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Donald Trump Is the 'Strangest President' in U.S. History; Montenegro's Former Leader Responds to World War III Comments

Montenegro’s former parliamentary president has responded to Donald Trump’s comments about his country, referring to the U.S. leader as the “strangest president” in American history.

Trump told Fox News Tuesday evening that Montenegrins are “very aggressive people” and suggested they could start a new global war.

“Montenegro, you know, is a tiny country with very strong people,” the president said. “By the way, they’re very strong people, they’re very aggressive people. They may get aggressive and congratulations, you’re in World War III. I understand that, but that’s the way it was set up.”

GettyImages-473863640 Ranko Krivokapic, Montenegro's former President of Parliament, addresses delegates at the assembly hall of the House of Magnates at the Hungarian Parliament building during the NATO Parliamentary Assembly spring session in Budapest on May 18, 2015. ATTILA KISBENEDEK/AFP/Getty Images

Commenting on Trump’s assertions, Ranko Krivokapic—who served as Montenegro’s president of Parliament from 2003 until 2016 and remains the leader of the country’s Social Democratic Party—suggested the president lacks foreign policy skills.

"He's the strangest president in the history of the United States,” Krivokapic told the BBC. “With this kind of president, with his knowledge of foreign policy, who knows what is going on? Foreign policy is not his big thing.”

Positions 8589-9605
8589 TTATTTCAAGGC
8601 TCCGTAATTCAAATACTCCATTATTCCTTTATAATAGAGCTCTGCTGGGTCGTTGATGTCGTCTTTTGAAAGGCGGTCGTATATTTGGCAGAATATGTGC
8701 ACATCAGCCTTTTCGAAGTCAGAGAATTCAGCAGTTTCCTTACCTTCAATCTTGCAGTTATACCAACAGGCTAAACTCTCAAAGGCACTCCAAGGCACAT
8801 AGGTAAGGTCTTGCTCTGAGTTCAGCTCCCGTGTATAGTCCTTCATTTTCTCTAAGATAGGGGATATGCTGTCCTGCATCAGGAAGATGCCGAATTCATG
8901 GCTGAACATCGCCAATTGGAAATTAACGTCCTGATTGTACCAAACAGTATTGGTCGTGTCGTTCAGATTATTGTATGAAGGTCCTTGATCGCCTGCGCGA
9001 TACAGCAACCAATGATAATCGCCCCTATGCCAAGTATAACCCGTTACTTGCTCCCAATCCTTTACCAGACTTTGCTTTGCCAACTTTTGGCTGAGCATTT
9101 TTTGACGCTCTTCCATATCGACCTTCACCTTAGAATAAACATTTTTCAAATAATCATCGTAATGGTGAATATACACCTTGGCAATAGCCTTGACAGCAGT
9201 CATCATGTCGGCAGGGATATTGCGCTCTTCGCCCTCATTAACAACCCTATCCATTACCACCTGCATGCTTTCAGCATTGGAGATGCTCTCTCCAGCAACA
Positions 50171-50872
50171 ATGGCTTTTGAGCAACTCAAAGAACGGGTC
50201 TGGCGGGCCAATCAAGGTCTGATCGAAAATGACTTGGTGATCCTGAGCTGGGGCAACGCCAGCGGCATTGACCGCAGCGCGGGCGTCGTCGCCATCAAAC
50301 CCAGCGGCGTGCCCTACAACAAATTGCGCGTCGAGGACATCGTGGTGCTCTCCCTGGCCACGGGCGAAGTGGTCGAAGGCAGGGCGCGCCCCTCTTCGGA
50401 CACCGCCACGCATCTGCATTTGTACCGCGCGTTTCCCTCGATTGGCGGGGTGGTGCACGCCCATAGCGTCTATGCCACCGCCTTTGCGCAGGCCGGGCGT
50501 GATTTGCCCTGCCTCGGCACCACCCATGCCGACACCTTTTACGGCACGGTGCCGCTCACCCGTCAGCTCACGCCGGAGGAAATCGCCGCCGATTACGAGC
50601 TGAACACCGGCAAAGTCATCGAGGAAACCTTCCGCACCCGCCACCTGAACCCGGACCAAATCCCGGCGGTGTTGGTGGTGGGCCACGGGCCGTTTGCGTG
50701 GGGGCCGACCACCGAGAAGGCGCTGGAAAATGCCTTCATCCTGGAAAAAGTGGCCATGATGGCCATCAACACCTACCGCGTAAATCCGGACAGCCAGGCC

Trump’s unusual remarks came in response to a question about NATO from Fox News anchor Tucker Carlson. "Why should my son go to Montenegro to defend it from attack?" he said.

According to Article 5 of the founding treaty of NATO, an attack on one member state is seen as an attack on all nations in the alliance.

A NATO official told Newsweek by email that “Article 5 is unconditional and iron-clad.” The official also pointed out that since NATO was founded in 1949, the article has only been used one time, and it was in support of the U.S.

The article was “invoked once, in support of the United States after the 9/11 attacks,” the official explained.

Boris Raonic, a program director at the Civic Alliance human rights organization in Montenegro, expressed confusion at Trump’s response.

"We are used to having [a US president] who unites and promotes Western values,” Raonic told the BBC. “Now, instead of a leader, we have a showman."

Taking his criticism further, Raonic said that Trump “obviously” does not read reports given to him by the U.S. State Department. “So we get these stupid statements, which clearly show a lack of knowledge and respect for role that the U.S. had until now,” he said.

Trump’s comments on Montenegro occurred a week after a NATO summit in Brussels. Since the meeting, Trump has repeatedly claimed credit for garnering additional pledges from alliance members to increase their contribution to defense spending. However, French President Emmanuel Macron rejected Trump’s assertion and added that NATO countries had only agreed to meet their existing commitments of a 2 percent contribution from their budgets by 2024.

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